The UFT Contract will expire in September of 2022. When whoever is elected mayor claims that there is no money for educator and other city employee raises or expanded benefits, show them the final 2022 budget Mayor Bill de Blasio and the City Council agreed to yesterday. This is from the Mayor's News account on his Recovery Budget:
Building on Strong Reserves
Before New York City became the epicenter of the COVID-19 outbreak, the City had maintained record levels of budget reserves that were needed in the midst of the pandemic induced financial crisis to help balance the budget, prevent layoffs, and avoid disastrous cuts to critical programs and services. In Adoption the administration partnered with the City Council to add $500 million to the City’s first-ever Rainy Day Fund, which now holds nearly $1 billion. With $2.8 billion in reserves added since June, total reserves in FY22 are now $5.1 billion, with $3.8 billion in the Retiree Health Benefits Trust, $993 million in the Rainy Day Fund, and $300 million in the General Reserve. At their highest, NYC reserves totaled $6.1 billion at the peak of the economic cycle in Fiscal Year 2020.
Call it reserves or surplus or whatever you want. Any way you refer to it, the city has plenty of money again as it did before the pandemic. Extra federal money won't expire until 2024 according to what I read in ChalkbeatNY. If we examine the allocation for the New York City school system, the poverty argument is going to be very difficult to make in the next three years. This is from the Chalkbeat piece on the city's education final budget:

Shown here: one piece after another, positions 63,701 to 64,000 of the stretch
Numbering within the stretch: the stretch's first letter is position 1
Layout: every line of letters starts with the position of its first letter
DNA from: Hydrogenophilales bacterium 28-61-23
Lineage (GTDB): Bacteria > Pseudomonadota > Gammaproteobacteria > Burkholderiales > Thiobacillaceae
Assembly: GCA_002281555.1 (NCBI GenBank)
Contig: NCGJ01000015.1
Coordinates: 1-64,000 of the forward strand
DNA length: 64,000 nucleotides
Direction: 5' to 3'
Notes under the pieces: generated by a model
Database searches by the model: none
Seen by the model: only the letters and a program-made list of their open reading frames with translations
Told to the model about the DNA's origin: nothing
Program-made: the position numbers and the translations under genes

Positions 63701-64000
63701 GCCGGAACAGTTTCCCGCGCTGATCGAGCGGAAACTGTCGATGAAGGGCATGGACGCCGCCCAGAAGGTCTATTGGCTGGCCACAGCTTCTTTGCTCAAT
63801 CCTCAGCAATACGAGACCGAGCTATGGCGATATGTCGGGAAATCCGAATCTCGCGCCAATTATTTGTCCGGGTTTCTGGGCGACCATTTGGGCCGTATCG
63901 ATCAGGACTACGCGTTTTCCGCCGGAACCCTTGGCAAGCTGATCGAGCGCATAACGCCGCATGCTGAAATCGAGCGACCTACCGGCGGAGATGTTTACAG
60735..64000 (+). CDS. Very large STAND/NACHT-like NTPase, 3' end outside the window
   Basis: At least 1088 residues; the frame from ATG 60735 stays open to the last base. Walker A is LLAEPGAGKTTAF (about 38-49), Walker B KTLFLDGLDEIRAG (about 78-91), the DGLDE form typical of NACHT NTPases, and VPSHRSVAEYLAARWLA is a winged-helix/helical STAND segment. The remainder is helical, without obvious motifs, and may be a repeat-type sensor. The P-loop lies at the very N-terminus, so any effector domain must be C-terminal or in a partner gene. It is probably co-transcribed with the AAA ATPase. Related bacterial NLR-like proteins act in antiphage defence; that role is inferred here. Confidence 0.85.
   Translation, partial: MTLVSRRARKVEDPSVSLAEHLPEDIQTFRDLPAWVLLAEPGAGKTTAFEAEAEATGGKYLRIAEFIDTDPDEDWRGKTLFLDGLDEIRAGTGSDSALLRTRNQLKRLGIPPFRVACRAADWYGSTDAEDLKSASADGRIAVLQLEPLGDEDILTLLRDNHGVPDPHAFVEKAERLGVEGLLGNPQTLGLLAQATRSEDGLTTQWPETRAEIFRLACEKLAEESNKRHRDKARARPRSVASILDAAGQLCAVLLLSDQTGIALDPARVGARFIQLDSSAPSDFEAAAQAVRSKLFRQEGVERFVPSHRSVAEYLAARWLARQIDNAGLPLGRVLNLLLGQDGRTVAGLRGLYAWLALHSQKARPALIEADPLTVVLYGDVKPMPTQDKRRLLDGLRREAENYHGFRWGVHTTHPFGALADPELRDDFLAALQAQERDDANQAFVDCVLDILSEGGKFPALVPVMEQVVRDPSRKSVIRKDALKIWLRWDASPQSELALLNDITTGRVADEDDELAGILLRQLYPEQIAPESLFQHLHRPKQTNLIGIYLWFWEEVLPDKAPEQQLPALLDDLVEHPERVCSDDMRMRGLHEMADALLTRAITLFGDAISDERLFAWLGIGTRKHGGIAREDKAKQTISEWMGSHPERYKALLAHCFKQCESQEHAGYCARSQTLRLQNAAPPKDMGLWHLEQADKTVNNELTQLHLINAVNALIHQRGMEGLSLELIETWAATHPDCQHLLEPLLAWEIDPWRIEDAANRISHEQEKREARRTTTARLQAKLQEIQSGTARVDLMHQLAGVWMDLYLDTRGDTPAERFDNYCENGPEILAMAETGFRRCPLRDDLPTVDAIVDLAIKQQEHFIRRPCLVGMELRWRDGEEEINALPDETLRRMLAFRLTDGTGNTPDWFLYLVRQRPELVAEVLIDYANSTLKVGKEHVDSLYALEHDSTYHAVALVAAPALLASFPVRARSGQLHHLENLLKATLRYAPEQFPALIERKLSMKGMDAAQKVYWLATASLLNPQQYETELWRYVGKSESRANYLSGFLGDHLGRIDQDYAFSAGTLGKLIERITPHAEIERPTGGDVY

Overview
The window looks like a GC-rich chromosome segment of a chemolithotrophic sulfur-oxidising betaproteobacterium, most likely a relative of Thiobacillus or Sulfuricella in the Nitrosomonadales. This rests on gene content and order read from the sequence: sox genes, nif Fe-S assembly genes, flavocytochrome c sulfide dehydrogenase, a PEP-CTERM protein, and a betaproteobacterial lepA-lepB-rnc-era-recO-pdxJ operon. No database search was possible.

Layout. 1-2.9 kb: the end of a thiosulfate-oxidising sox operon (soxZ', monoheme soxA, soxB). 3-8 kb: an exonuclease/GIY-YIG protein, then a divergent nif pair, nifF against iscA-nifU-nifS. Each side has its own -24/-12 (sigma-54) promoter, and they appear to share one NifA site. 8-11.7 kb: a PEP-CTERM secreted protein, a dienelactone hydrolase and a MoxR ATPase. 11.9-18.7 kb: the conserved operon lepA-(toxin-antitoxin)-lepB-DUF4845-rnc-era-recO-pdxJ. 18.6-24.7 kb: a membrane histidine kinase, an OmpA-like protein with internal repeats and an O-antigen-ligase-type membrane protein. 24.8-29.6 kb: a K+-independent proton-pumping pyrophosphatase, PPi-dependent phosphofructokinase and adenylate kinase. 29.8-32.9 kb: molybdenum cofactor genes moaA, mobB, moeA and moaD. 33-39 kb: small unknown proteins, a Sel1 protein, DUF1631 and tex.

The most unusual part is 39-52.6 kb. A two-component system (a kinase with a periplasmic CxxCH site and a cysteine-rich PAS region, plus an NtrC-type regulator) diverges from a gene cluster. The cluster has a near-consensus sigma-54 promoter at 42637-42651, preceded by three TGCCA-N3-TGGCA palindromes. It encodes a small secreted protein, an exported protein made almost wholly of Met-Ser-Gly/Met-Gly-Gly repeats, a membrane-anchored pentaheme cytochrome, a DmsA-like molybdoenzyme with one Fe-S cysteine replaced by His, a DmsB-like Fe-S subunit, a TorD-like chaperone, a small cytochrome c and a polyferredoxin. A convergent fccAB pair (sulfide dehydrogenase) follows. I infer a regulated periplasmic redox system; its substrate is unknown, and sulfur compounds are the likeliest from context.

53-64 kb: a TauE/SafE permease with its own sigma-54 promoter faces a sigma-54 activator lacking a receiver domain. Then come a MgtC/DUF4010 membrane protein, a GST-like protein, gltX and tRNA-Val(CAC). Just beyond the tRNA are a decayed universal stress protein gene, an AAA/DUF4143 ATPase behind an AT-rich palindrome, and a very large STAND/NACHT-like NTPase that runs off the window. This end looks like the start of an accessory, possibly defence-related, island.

Many budget figures weren’t immediately available. However, officials confirmed that the education department’s spending would increase by $2.4 billion year-over-year. That would put the total budget for the nation’s largest school system at $31.6 billion.
When starting the budget process in January, de Blasio initially shared a pessimistic outlook for schools if the federal government and state didn’t send more money to New York City. But now, the city is flush with nearly $7 billion in federal coronavirus relief dollars for schools and another $1.3 billion in state aid.